China markets face secular slowdown, if not a collapse, D-Street moving in right direction: Vikas Gupta, Arthveda Fund Mgmt
Chinese equity markets will draw attention because of the sheer size. It has now crossed a market capitalisation of $10 trillion, becoming nearly half that of the US, says Vikas Gupta, Executive Vice-President & Fund Manager, Arthveda Fund Management Pvt Ltd in an exclusive interview with Kshitij Anand of EconomicTimes.com.
ET.Com: Despite sharp pullbacks, Indian market always manages to find heavy supply at higher levels. The consensus call is that there are problems – structural and cyclical? How do you see the India story amid Greek woes and uncertainty around US Fed rate hike?
Vikas Gupta: India is moving in the right direction. Despite all the problems which are definitely lesser than where they were one year back, India remains one of the few large countries in the world growing at such high rates.
Imagine a country which despite all these problems is growing at more than 7% with a government in charge who wants to reduce these problems. Even with all the problems in Rajya Sabha etc, the government will eventually be able to cut through these problems and then what kind of growth rates do we see for India 3-5 years from now?
Greek woes only highlight that whatever problems India faces pale in front of the kind of problems facing Greece, EU and other developed markets.
US Fed rate hike is a given. It is just a matter of how many quarters. When one is talking of bond or stock valuations, which need long-term discount rates, the discount rates are already pricing in an increased rate. So in our opinion, on a relative and absolute basis, India remains one of the best long-term stories.
ET.Com: India versus China, where are you on this good old comparison? Why is Chinese equity market drawing so much attention?
Vikas Gupta: China has gone through several decades of spectacular debt-and-export fuelled growth, resulting in huge distortions in capital allocation and wastage of investment yuans. It is on the verge of a secular slowdown, if not a collapse.
India, on the other hand, has been stumbling along for the last 7 years with huge opportunities where it could use very basic capitalinvestments in infrastructure and other similar productivity-related investments which could kickstart a new secular growth cycle.
Chinese equity markets will draw attention because of the sheer size. It has now crossed a market capitalisation of $10 trillion, becoming nearly half that of the US. There can be near-term allocation by momentum players for a short period. However, at a PE of 25, the Chinese markets are not really cheap. Indian margin traders should worry about these things but long-term investors have nothing to worry about China.
ET.Com: FIIs that were the backbone of Indian markets in the calendar 2014 are slowly taking profits off the table. They have already pulled out over Rs 4,700 crore from the Indian capital markets in first two weeks of the month. Do you see the trend continuing? What are the factors which will make them stay?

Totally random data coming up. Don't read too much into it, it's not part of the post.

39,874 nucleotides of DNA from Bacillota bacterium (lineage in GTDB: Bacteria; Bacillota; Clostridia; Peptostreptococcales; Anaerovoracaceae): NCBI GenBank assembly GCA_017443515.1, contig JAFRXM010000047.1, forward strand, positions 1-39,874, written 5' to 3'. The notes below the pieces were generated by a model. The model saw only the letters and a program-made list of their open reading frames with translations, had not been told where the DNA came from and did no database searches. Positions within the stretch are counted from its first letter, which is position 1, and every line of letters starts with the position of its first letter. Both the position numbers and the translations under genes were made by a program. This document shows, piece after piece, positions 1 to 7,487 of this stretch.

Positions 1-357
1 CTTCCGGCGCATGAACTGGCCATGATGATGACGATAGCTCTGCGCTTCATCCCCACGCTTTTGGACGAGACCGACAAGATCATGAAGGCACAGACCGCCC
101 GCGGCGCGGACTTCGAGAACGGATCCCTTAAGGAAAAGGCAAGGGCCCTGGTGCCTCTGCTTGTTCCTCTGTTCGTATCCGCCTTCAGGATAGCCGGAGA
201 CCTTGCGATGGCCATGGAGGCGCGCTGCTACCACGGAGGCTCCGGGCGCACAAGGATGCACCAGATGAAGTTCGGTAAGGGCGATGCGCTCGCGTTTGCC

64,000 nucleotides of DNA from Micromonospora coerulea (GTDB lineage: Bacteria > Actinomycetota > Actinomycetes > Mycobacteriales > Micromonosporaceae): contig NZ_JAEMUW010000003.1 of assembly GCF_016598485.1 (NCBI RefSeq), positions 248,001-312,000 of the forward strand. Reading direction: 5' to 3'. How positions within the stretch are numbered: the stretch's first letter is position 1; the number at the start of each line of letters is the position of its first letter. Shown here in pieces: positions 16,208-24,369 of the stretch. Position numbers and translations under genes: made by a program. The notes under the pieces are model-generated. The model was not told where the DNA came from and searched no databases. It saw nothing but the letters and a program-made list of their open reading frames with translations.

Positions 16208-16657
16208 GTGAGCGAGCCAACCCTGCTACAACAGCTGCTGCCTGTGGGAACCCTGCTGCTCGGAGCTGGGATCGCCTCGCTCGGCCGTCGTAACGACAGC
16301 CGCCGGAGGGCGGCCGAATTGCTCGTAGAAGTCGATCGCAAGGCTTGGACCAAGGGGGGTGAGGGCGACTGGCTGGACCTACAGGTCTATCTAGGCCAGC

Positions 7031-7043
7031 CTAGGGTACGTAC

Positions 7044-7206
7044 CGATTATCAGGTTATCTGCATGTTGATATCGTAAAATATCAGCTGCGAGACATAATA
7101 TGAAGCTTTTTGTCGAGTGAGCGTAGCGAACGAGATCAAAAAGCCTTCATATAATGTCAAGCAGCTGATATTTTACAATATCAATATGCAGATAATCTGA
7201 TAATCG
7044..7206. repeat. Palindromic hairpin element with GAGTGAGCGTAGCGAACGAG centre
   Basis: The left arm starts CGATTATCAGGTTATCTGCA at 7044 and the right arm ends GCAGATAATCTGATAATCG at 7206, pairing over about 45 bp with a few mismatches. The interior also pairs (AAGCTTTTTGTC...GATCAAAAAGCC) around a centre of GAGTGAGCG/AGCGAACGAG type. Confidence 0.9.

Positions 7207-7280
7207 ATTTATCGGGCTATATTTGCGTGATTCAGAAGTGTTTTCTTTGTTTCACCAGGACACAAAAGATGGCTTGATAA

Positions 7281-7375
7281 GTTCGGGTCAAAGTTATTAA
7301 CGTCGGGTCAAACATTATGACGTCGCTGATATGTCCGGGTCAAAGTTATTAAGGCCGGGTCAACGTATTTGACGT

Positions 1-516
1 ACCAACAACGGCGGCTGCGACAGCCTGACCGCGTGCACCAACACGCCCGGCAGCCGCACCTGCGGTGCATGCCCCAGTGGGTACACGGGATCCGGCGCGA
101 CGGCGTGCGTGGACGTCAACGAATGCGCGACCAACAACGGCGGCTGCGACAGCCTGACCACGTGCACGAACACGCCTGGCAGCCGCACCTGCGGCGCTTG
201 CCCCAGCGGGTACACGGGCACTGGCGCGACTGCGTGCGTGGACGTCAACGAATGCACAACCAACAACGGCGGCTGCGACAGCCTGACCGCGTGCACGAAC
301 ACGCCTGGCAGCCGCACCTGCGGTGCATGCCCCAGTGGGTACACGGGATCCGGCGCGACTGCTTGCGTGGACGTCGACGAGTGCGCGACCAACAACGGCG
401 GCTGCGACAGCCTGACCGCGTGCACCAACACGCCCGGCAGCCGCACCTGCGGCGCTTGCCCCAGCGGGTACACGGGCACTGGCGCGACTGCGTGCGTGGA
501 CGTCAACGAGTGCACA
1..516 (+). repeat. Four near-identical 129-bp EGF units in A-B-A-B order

Vikas Gupta: Some hot money which is based on carry trade could be trying to get out of its positions, since it is becoming visible that the interest rates in developed markets are on the verge of going up with or without US Fed rate hike. However, over the next few years, India will continue attracting more money. When India was growing slowly over the last 7 years, it was still attracting large amounts of FII money. There is no reason for the FIIs to not continue investing when things are only getting better than that.
ET.Com: Do you think largecaps present a buying opportunity at current levels? If yes, then where can one park funds? Suggest top five stocks in which investors can park their funds.
Vikas Gupta: Yes, there are several largecap stocks which present a buying opportunity at the current valuation levels. One can look at PSU mineral and mining companies with monopolies and large cash balances. Further, one can look at IT companies and two-wheelers. One should look at companies which are leveraged conservatively.
ET.Com: Do you have a Sensex/Nifty target in mind for December 2015 or a 12-month target? Could you tell us what sectors investors should look at over 6-12 months’ horizon?
Vikas Gupta: Our 12-month target remains above 33000 for Sensex.
ET.Com: Any recent trend you have witnessed in market or sectors, or stocks within a sector which you would want to highlight?
Vikas Gupta: Now the market is getting more rational and hence some of the “story” and “theme” stocks are losing steam and now the strong balance sheets, strong business models, but low valuations will become more valuable.
ET.Com: Gold has come under pressure amid uncertainty around US Federal Reserve rate hike. What is your call on the yellow metal? Should investors book profits or buy on declines? What is your year-end target for Gold?
Vikas Gupta: We are not fans of Gold or most commodities as an investment. Commodities have a place in a portfolio from inflation-hedge point of view, but then the position should have been taken about 10 years back, not now.